Most stair lifts available today also have seats, armrests and footplates that fold up out of the way, and swivel seats that make getting into and out of the chair easier. They also come with standard safety features like seatbelts, breaking systems and footrest sensors, push-button or rocker-switch controls located on the armrest for easy operation, and “call send” controls which allow you to call or send the unit to the other end of the stairs. Make sure the lift you choose has all these features.
Depending on the company, you may also have the option of choosing between an electric (AC) and a battery powered (DC) stair lift. Battery powered units charge at the base station (some recharge anywhere on the track) are quieter, smoother and better than electric lifts, and will work even if there’s a power failure in the home.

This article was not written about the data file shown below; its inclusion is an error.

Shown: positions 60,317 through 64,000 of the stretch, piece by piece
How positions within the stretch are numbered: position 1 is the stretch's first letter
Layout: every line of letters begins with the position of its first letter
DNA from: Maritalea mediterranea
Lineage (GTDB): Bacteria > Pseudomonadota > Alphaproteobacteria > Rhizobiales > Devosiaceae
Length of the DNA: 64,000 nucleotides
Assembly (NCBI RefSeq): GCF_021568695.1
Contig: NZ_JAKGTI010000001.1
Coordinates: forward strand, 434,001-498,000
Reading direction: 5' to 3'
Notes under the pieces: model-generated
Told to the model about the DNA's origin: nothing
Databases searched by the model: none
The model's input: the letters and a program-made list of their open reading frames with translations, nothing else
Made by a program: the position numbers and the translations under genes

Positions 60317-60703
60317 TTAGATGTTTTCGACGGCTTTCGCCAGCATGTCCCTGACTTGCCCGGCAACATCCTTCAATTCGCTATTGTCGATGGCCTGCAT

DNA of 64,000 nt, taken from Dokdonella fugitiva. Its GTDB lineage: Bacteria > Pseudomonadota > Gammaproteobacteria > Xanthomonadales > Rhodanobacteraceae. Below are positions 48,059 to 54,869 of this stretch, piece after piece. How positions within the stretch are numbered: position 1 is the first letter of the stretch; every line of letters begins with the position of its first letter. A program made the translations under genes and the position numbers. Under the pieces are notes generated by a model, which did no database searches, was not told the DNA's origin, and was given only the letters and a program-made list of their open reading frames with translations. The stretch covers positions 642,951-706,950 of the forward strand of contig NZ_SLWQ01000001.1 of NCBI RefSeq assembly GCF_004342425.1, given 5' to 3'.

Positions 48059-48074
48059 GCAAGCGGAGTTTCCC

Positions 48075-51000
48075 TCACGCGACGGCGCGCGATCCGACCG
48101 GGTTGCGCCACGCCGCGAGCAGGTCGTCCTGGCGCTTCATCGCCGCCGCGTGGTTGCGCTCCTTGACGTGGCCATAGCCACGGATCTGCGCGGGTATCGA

Where to shop: While there are many companies that make, sell and install stair lifts, the most respected in the industry are Bruno (bruno.com, 866-345-7537) and Stannah (stannahstairlifts.com, 800-877-8247), followed by Harmar (harmar.com, 800-833-0478) and Sterling (handicare.com, 866-276-5438).
Unfortunately, Medicare does not cover stair lifts, but many states offer Medicaid waivers that will pay for lifts to those that qualify, and the VA offers cash grants to veterans with disabilities for home safety improvements.
To save some money, you may want to consider purchasing a used or refurbished model. Or, if you need a stair lift for only a short period of time, consider renting one. Most companies offer these options, and many offer financing programs too.
To get started, contact some stair lift companies who will put you in touch with a dealer in your area. All dealers provide free in-home assessments and estimates, and can help you choose an appropriate lift.
Send your senior questions to: Savvy Senior, P.O. Box 5443, Norman, OK 73070, or visit SavvySenior.org. Jim Miller is a contributor to the NBC Today show and author of “The Savvy Senior” book.